Author at Sentinel Smarm Sanctuary

Lucidity (Sentinel)

Reviewed by Kathryn A on 30th September 2000
Zine: Observations On The Function Of A Modern Sentinel
Tags: Novella

This story was recommended on one of the TS lists I'm on, a while back, and I made note of it, but never read it until now. Thanks, whoever you were, I would have missed out if not for you.

This story reaches the depths of angst and the heights of smarm, without being over the top. I felt wrung out like a wet rag after reading it. I'd classify it as slightly AU simply because you can't have gone through an ordeal like that without being changed, but the depth of commitment we see here in this story isn't seen in the show. But, ah, it's lovely. I like my angst leavened with smarm, and my smarm leavened with angst, and this definitely does the trick. Because I probably wouldn't have believed the smarm, if it hadn't been mixed with the angst. Half of the fun of this was that it wasn't the tired old kidnapping routine, and that there wasn't any torture or cackling psychopaths (thought there was a psychopath, just not a very talkative one) and that the senses stuff was essential to the plot. I prefer angst to hurt, I'm not really into h/c.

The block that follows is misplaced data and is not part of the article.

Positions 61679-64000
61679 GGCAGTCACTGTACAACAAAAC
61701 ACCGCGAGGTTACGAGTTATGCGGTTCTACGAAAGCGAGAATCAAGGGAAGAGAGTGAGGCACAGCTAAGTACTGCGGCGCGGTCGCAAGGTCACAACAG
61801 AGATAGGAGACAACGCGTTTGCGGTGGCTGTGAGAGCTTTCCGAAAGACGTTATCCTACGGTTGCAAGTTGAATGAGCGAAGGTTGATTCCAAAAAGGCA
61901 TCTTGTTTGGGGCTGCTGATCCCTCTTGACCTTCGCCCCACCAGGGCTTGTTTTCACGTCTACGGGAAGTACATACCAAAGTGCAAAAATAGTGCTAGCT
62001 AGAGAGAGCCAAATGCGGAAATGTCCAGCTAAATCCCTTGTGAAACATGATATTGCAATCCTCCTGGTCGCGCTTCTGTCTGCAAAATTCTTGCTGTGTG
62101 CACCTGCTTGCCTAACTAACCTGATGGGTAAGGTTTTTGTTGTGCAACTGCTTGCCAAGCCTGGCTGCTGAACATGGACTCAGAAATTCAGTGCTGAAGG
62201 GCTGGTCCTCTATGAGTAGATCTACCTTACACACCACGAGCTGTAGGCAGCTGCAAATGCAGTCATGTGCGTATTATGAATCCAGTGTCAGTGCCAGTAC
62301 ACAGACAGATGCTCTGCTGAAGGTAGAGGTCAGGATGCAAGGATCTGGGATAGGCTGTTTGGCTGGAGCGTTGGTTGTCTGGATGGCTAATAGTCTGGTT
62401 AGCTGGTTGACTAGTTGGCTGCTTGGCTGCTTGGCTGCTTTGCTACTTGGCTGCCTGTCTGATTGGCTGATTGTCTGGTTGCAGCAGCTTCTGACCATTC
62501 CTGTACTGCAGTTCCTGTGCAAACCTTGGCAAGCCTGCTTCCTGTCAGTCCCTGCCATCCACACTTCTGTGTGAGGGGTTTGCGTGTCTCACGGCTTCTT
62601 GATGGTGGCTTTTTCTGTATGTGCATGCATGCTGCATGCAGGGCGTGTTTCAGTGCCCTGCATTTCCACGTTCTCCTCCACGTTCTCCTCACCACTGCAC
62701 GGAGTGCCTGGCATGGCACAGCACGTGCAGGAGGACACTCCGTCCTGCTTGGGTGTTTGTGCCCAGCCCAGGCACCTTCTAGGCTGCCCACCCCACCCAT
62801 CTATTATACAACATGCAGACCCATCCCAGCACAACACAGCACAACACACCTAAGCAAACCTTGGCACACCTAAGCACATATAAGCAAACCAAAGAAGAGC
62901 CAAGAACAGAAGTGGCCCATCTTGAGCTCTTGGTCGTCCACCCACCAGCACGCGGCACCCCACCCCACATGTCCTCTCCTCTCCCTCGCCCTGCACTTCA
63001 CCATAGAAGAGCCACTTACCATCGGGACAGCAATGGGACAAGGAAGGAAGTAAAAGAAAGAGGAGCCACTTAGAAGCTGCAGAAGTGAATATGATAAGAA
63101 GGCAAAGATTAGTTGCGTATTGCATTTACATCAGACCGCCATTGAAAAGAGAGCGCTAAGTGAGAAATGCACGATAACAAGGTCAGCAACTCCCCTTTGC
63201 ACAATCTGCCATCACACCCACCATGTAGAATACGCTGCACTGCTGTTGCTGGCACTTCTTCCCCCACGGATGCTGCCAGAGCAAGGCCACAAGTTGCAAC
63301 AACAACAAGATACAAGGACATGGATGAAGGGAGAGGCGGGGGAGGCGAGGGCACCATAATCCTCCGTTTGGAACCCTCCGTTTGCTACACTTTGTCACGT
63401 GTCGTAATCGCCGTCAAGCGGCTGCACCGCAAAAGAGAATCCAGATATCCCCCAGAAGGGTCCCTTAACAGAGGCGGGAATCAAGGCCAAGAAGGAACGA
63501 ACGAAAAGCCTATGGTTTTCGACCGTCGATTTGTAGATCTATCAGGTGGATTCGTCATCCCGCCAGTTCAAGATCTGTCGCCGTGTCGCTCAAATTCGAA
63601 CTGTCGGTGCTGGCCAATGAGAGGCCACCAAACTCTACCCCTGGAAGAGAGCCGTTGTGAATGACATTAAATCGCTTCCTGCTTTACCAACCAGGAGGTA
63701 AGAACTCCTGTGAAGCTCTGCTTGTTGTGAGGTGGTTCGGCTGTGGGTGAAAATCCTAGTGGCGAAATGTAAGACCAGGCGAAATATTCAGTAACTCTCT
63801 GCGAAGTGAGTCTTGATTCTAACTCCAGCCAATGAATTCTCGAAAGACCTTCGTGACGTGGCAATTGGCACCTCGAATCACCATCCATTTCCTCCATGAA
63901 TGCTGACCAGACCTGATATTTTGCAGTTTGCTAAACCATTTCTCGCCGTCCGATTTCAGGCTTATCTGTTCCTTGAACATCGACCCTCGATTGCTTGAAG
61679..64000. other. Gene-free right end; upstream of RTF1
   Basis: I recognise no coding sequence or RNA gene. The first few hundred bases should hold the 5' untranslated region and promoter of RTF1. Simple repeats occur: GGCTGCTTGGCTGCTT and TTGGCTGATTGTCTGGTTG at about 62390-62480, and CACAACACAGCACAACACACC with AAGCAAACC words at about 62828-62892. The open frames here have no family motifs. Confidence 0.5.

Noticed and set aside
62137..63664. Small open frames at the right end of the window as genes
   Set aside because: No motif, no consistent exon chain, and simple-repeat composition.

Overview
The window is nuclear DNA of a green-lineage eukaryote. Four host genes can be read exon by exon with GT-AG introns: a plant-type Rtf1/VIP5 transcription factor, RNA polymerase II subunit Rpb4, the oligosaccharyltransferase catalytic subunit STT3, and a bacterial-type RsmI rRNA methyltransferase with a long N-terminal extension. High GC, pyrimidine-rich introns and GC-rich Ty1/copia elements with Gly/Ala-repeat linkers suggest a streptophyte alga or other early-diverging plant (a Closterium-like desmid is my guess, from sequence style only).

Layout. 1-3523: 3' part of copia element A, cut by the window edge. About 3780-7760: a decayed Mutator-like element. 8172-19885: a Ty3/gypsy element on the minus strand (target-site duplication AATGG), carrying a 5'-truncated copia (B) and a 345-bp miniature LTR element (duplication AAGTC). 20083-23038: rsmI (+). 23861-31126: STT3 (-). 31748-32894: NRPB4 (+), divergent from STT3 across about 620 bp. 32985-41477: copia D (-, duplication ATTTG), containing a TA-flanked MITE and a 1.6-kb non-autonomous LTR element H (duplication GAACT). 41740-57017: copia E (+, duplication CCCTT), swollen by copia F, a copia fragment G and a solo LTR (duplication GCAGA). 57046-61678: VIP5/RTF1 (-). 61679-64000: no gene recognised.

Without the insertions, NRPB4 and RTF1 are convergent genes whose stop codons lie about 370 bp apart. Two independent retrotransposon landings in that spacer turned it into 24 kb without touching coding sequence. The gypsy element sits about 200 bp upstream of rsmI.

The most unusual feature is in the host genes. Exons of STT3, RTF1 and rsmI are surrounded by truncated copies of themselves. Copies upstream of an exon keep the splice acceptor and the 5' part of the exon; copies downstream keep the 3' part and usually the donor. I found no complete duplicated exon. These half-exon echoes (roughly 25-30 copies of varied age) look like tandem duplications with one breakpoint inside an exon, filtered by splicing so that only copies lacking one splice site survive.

Blair here looks up to and admires Jim, a Jim who is compassionate and protective and just, but not an Uber-Jim. There's some good introspection from Blair's point of view, casting a look on his previous carefree and uncommitted existence, and his differing present.

"For the first time ever, Blair's view of his own future was invested with more than merely curiosity and acceptance. He had quiet, deeply held hopes and sharp, desperate fears, and he regarded the change in his outlook with bemusement, not quite sure if he thought it was a good change, a bad change, or merely a difference."

And that's not the only bit of good depthy character stuff.

There are nice touches in the description here and there, like "he pulled the steak from the meat drawer and moved it up to the freezer compartment, wedging it next to the two others already entombed there." There are some good, imaginative uses of Jim's senses, which makes this even more enjoyable -- heck, the show isn't called "The Sentinel" for nothing.

Addendum: nominated for favourite angst story in the 2001 Cascade Times Awards.